The developer of a proposed hotel in east Iola spoke in depth about the benefits of bringing a Sleep Inn & Suites franchise to town.
Bill Michaud, who opened a Sleep Inn in Fort Scott in late 2014 “to great success,” told Iola City Council members Monday he wants to bring a development agreement to the Council in the near future.
Michaud is planning to build a $4.5 million, 32,000-square-foot facility. The structure would hold between 55 and 60 guest rooms, depending on the architecture.
“We’d bring everything you expect out of a first-class hotel,” he said, such as free hot breakfasts each morning for guests, a business and meeting center, indoor pool and fitness center.
Sleep Inn differs from Iola’s other motel franchises in that it caters to a different market, Michaud explained.
“I hope to offer services not currently available here, to bring money in off the highway,” he said. “We believe there’s an absolute need.”
Michaud became familiar with Iola after giving a presentation to SEK, Inc., a regional economic development group, about the difficulties of developing high-class hotels in rural areas throughout the region.
He touched base with Thrive Allen County about coming to Iola, but another developer “beat me to the punch last year,” Michaud said. “I thought I missed my shot.”
A separate hotel proposal for the same site — near the U.S. 169 bypass on the east edge of town — fell through last summer.
“When that didn’t work out, the door was opened once again,” Michaud said.
MICHAUD pointed to a feasibility study that indicated a town in Iola’s situation could ably support another hotel.
Sleep Inn & Suites is part of the Choice hotel chains, which Michaud told the Register “is a little more expensive” than what guests at Iola’s existing motels would spend.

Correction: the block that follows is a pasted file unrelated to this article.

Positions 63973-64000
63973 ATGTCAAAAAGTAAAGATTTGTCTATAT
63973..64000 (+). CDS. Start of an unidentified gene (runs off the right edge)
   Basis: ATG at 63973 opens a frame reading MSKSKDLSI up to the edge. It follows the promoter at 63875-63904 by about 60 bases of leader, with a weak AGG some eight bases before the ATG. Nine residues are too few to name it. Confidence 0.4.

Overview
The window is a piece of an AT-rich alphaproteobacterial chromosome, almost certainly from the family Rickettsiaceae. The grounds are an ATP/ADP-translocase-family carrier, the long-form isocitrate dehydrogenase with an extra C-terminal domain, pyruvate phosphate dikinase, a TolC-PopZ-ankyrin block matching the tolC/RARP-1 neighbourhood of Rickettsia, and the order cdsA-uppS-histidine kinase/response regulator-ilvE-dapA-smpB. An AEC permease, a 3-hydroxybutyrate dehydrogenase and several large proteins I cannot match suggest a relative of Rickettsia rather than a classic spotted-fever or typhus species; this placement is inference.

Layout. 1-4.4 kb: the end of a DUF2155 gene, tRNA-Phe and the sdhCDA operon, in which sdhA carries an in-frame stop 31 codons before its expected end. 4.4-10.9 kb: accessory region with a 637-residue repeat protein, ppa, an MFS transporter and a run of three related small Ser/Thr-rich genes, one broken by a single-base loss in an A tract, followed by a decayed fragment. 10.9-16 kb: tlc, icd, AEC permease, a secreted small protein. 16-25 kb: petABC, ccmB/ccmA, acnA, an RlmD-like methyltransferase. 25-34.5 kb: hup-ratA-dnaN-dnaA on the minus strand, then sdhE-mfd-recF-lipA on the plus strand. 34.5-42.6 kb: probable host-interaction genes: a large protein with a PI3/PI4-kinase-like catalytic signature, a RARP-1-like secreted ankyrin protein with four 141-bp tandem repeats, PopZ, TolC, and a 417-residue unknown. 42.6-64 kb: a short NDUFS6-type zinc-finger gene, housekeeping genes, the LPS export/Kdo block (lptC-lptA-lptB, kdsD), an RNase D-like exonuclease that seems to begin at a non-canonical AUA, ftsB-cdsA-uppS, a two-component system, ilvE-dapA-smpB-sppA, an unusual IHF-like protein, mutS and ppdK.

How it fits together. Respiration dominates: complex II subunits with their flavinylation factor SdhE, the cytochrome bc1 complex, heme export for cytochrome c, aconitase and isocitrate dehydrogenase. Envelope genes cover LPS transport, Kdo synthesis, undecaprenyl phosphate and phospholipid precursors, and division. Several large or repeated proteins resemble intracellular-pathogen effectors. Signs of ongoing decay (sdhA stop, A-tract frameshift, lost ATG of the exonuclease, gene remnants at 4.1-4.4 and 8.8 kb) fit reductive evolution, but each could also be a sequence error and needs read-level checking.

But the Choice brand “is a driving force for many customers deciding where to stay,” he added.
He pointed to Fort Scott as an example of Sleep Inn adding to the number of clients brought in from out-of-town, and not plying customers away from the other businesses.
He noted Fort Scott’s transient guest tax collections more than doubled from 2014 to 2016, from $63,000 annually in 2014 to $150,000 in 2016.
In the first year of operation, Sleep Inn generated more than 10,500 “room nights” he said.
“Those were new dollars brought to town,” he said.
Iola’s situation is similar, he contended, in that rather than staying at one of Iola’s other hotels, many motorists are passing Iola altogether as they drive by on either of Iola’s two major highways.
He points to his Sleep Inn clientele in Fort Scott.
“Relatively frequently, we have people who say they’re staying in Iola, but saw our reviews so they came to Fort Scott instead,” Michaud told the Register in a separate interview.
Another cost-benefit analysis completed by former Iola banker Steve Robb, who now owns a municipal consulting firm, said a business such as Sleep Inn would bring in $2 million in added benefits to Iola within a 10-year period, $540,000 in new property taxes, $1.4 million in transient guest and sales taxes and $81,000 in utilities and franchise fees
Michaud also pledged to hire local contractors “whenever possible” to help with the hotel’s construction. He expected the hotel to maintain a staff of 10 to 12, when it’s up and going.
Meanwhile, the owner of Sharky’s Pub and Grub restaurants in Fort Scott, Nevada, Mo., and soon in Pittsburg, also has an option to buy land adjoining the proposed Sleep Inn site for a similar restaurant in Iola, Michaud noted.
TWO AUDIENCE members spoke in opposition to adding a Sleep Inn.
Raul Desai, owner of Iola’s Comfort Inn (the former Best Western), said Iola’s three existing motels are struggling to stay afloat.
Adding another competitor could lead to bankruptcy, Desai said. “We won’t be able to break even.”
“Every year, hundreds of new motels are constructed,” he said. “Within one or two years, many others are bankrupted.”
Desai has had to cut staff already because of slow traffic.
Meanwhile, Iolan Raymond Cooper said he “thinks it’s a shame” a new hotel could hurt the three other hotels “that are already struggling.”
“Our economy can’t do it,” he said, in terms of supporting another hotel.
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